Here is our physics news for Monday 28 January 2013.
‘Quantum smell’ idea gains ground
A controversial theory that the way we smell involves a quantum physics effect has received a boost, following experiments with human subjects. It challenges the notion that our sense of smell depends only on the shapes of molecules we sniff in the air. Instead, it suggests that the molecules’ vibrations are responsible. The new results have been published in the journal PLoS One.
Quantum biology: Do weird physics effects abound in nature?
This BBC feature article takes an in-depth look at the emerging field of quantum biology, in which the complex branch of physics called quantum mechanics is applied to nature. It is still a tentative, even speculative discipline, but what scientists are learning from it might just spark revolutions in the development of new drugs, computers and perfumes – or even help in the fight against cancer.
Science funding and the EU: you’ve got to be in it to win it
In this article, Sir Paul Nurse, president of the Royal Society, states that the benefits to UK research from EU funding, from finance to international collaboration, make a strong case for continued EU membership. The UK’s strength in science means that it should play a central role in shaping European science policy and that means that the UK must be at the table, he writes.
1,000 postgraduates a year ‘too poor’ to take up Oxford place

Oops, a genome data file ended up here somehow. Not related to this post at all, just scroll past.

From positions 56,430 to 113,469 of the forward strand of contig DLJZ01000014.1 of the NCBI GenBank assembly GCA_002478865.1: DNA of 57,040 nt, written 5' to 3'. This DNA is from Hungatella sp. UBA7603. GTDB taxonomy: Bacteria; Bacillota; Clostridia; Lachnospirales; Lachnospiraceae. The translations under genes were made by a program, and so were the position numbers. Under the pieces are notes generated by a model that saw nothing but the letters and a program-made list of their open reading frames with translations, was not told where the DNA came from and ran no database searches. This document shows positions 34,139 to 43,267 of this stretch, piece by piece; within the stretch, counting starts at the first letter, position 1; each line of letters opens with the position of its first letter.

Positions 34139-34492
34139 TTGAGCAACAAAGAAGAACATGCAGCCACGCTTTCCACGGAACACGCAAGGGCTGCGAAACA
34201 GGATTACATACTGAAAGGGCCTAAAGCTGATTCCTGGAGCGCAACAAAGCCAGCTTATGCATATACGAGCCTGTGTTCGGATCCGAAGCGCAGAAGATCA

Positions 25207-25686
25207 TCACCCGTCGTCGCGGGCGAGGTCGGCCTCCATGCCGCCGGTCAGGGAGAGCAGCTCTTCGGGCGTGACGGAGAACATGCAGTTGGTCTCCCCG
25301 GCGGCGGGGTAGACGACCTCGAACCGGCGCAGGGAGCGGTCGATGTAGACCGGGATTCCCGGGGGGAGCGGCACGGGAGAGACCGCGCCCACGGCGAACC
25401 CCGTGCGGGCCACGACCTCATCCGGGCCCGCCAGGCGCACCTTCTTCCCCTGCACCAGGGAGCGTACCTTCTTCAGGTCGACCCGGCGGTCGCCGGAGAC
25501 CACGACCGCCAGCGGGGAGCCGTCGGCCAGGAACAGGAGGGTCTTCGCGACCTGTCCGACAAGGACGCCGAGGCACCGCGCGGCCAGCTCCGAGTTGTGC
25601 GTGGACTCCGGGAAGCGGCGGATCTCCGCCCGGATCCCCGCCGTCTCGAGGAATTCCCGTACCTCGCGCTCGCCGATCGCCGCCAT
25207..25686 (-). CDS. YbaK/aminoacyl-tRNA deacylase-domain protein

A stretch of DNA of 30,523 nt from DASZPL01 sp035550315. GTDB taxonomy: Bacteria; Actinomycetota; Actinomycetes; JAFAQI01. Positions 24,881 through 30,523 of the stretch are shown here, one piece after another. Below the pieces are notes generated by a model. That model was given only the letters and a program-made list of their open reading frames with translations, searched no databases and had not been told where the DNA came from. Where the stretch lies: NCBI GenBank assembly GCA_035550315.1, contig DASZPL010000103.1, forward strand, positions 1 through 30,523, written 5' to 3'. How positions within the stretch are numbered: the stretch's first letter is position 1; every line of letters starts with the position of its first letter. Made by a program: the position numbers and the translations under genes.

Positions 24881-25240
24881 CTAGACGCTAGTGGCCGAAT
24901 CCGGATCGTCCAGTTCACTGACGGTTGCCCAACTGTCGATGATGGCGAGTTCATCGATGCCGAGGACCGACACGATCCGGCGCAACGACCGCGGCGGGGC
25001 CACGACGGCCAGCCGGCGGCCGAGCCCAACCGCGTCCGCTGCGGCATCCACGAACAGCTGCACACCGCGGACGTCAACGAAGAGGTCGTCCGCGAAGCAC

About 1,000 students a year turn down a postgraduate place won at Oxford on academic merit because of the financial demands of study there, university figures suggest. This amounts to 15% of the 7,500 students offered a place, according to the admissions office.
TV scientists join forces to block £60m sale of the Royal Institution
Professor Brian Cox, the television scientist, has joined the battle to save the Royal Institution’s historic headquarters from being sold and this afternoon will meet the institution’s management and influential figures from the world of science. The Royal Institution confirmed earlier this month that it was considering selling its imposing home in Mayfair, West London, where it has been based for more than 200 years, because of mounting debts. A group of eminent scientists including Nobel laureates and broadcasters have mounted a vigorous campaign to prevent the sale going ahead.
The Times (Subscription only)
Graphene: Faster, stronger, bendier
Research into graphene will receive a €1bn boost from the EU on Monday. Its selection as a European “flagship” programme for the next decade is the latest in a surge of public and corporate support for work on a substance that was unknown 10 years ago.
Finalcial Times (Subscription only)
Historians warn minister: hands off our academic freedoms
Respected academics and public figures have joined forces to combat what they claim is an “attack on academic freedoms” contained within the government’s plans for open access to research. The Royal Historical Society is spearheading the fightback against radical plans backed by David Willetts, the universities minister. The new system, according to its critics, will give university managements unprecedented control over their academics’ ability to publish their work, provoking Professor Peter Mandler, president of the RHS, to claim that the government is at risk of sacrificing the cherished values of British academia.
A-level reforms: Michael Gove’s bid to grab headlines will merely narrow pupil’s learning
The education secretary, an ex-journalist, knows how to sell reforms for the rightwing press. But it’s no way to run our schools, writes Peter Wilby.